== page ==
Okay, not exactly summer, but this time of year is what I live for.
The past couple of nights I have had to be out of the house for a couple of reasons. Yesterday was an Ice Hawks meeting (I’m on the board of executives, and for those who don’t know, that’s the local hockey team), and the previous night I had to prepare the paper for delivery yesterday. The paper has to get to the post office by about eight in the morning, so I do all of the things needed to get all the labels on each paper and make sure flyers are inserted into all the papers that the customer requests.
During the winter, this is what it might look like when I get done around 7:30 to 9:00 pm (and sometimes even later depending on the work load).
Dark, drab, depressing. Let’s just say, I’m not fond of that which is a winter wonderland.
Summertime is much better for me, which is why I dream of it during those long, cold winter nights. Because last night, and Wednesday night, this is what I got to see at 9:30 in the evening.
Lots of green, quite warm, colourful sky. The longer days mean my attitude feels a lot better. It’s what comes with having SADs (Seasonal Affective Disorder). I often will go into massive depression during the winter and at times it’s really hard to get motivated. During the summer, it’s a lot easier.
I’ve often been told “You should move to a warmer climate”. Nah, not really. While it’d be nice to move, I really don’t want to move. There are other ways of dealing with depression during winter, and part of that involves some extra vitamins, or even sitting under a UV lamp while I read. It helps.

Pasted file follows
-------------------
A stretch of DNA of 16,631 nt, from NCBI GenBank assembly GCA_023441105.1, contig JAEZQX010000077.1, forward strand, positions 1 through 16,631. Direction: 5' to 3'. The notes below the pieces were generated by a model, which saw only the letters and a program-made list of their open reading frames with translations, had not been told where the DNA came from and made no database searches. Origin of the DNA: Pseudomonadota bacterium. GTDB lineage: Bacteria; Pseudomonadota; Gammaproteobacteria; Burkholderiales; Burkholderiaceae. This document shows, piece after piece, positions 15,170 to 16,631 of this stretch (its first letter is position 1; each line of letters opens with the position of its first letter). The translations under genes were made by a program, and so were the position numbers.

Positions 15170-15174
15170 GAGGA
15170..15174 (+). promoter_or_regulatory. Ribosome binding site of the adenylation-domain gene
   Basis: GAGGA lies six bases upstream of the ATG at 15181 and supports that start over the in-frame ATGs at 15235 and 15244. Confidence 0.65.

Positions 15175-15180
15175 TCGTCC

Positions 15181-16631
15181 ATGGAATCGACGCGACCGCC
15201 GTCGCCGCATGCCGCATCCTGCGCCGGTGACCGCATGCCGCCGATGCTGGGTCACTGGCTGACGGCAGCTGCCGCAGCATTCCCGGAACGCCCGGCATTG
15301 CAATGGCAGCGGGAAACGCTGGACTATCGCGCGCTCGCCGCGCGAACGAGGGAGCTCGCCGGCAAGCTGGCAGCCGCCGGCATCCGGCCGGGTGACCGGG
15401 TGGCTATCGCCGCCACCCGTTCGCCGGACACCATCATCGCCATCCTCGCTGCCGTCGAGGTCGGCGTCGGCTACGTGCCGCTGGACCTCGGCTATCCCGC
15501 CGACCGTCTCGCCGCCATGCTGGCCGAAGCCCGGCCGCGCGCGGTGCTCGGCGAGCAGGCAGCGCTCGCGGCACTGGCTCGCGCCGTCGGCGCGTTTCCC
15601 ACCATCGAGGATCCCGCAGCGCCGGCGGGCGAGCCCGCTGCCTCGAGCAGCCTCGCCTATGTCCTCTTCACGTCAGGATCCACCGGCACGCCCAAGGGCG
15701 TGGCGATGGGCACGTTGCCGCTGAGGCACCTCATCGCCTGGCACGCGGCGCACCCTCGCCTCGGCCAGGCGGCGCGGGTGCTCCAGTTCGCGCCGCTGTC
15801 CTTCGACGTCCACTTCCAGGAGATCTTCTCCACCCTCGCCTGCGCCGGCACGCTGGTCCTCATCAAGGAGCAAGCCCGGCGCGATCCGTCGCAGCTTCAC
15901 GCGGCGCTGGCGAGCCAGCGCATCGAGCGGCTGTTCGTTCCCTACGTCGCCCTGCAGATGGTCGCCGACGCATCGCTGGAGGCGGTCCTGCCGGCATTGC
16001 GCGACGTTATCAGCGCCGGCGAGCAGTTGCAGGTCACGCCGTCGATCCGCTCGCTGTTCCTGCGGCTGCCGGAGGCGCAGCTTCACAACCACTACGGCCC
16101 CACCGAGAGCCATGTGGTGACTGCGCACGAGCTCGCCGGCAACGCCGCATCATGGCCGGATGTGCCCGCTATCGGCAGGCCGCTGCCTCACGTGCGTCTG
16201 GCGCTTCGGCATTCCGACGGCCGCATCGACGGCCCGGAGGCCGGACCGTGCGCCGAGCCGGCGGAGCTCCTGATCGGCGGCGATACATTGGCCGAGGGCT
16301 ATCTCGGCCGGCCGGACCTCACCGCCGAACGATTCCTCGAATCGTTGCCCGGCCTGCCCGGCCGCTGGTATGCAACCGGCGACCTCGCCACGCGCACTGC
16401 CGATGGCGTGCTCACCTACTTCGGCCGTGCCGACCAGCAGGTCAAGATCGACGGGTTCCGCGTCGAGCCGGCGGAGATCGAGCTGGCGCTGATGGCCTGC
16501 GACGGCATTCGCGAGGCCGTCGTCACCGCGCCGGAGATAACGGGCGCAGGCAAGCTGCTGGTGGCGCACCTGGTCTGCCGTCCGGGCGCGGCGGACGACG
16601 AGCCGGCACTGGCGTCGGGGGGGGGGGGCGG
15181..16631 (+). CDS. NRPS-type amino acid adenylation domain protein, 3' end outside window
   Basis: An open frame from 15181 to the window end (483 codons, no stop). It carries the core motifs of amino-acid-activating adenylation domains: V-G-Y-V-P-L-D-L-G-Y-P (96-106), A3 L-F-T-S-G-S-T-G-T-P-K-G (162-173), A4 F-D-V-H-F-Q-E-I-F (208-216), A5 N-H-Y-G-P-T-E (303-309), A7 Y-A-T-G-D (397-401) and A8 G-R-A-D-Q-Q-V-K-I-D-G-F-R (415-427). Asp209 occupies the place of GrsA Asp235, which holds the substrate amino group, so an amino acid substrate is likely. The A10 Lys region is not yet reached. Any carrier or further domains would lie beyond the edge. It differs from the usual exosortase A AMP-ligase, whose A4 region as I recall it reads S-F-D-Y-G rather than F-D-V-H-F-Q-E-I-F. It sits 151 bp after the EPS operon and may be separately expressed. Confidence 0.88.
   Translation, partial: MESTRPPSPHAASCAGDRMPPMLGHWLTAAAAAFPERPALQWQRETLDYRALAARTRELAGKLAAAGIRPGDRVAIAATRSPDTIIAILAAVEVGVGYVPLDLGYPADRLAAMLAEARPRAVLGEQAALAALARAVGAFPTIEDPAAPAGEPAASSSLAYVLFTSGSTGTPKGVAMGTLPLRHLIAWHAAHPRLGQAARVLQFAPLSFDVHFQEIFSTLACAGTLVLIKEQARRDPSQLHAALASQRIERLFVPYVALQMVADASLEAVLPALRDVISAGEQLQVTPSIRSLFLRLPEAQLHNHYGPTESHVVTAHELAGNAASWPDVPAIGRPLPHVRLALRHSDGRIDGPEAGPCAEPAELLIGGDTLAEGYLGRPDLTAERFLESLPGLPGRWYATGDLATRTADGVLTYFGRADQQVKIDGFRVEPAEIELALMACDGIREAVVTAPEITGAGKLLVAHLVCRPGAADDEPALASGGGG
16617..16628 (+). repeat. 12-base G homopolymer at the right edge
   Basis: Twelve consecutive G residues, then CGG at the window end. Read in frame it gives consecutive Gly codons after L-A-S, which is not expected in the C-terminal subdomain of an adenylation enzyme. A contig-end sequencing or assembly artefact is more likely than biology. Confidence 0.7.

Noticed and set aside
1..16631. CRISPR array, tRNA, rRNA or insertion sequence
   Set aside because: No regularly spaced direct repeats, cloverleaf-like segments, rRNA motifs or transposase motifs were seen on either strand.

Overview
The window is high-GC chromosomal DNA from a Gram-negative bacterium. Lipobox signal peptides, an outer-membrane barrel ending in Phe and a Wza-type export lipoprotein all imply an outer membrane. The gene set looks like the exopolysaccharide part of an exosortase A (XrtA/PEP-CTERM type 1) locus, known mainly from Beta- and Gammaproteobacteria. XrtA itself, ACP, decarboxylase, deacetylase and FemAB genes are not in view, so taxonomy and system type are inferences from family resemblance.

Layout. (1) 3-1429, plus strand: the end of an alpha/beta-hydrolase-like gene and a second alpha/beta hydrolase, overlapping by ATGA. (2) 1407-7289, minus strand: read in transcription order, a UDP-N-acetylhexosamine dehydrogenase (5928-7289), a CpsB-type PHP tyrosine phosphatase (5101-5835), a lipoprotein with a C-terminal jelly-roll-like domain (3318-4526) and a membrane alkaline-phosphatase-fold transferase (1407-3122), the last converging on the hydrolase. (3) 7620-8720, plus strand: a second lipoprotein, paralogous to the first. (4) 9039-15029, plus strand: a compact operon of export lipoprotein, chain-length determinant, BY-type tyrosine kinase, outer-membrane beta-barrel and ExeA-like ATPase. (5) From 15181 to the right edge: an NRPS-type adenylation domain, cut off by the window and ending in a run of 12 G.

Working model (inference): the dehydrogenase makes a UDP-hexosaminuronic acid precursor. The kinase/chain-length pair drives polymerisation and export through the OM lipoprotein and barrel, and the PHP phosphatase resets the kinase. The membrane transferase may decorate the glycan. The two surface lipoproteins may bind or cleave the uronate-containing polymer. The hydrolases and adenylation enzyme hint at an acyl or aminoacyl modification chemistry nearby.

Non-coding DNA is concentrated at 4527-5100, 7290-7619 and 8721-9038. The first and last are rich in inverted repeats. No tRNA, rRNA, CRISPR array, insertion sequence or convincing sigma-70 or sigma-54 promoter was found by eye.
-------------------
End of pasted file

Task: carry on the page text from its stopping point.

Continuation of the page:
But the thing that really helps is the longer days of summer, the warm weather and the green everywhere.
The newspaper was uploaded to the printer last night, and should be done sometime this morning before I begin the usual Wednesday afternoon grind of labeling all of the mailing labels onto 1200 news papers.
Today, there is only one small publication which we print inhouse that we have to do, and that’s already started.
Tomorrow, the delivery of this week’s issue begins, and once that’s done at around 9:00 in the morning (or perhaps 9:15) then the holidays begin. Two glorious weeks off where I can do whatever I want. Already I’ve been asked if I’d like to travel somewhere far off or take a vacation to some distant and exotic location. But really, my holiday is what I want to do.
I hate driving, really. I hate getting into my car and driving for an hour or two to get to some destination. Driving stresses me out. As for going down to some far off place, like Scotland (because I’ve always wanted to), or the tropics, or go as far south Florida or some other place where it’s supposed to be warm all year round. Well, I’m not into that mostly because it would be much better off to fly to some place like that. And quite frankly, I hate flying. I am deathly afraid of getting onto an airplane. And I’m okay with that.
Also, I never understood why someone would want to go to a hot climate when it’s just that way here. It’s been really warm (though some days have been sweltering) and an all around awesome summer. Wouldn’t you want to wait until winter before heading south?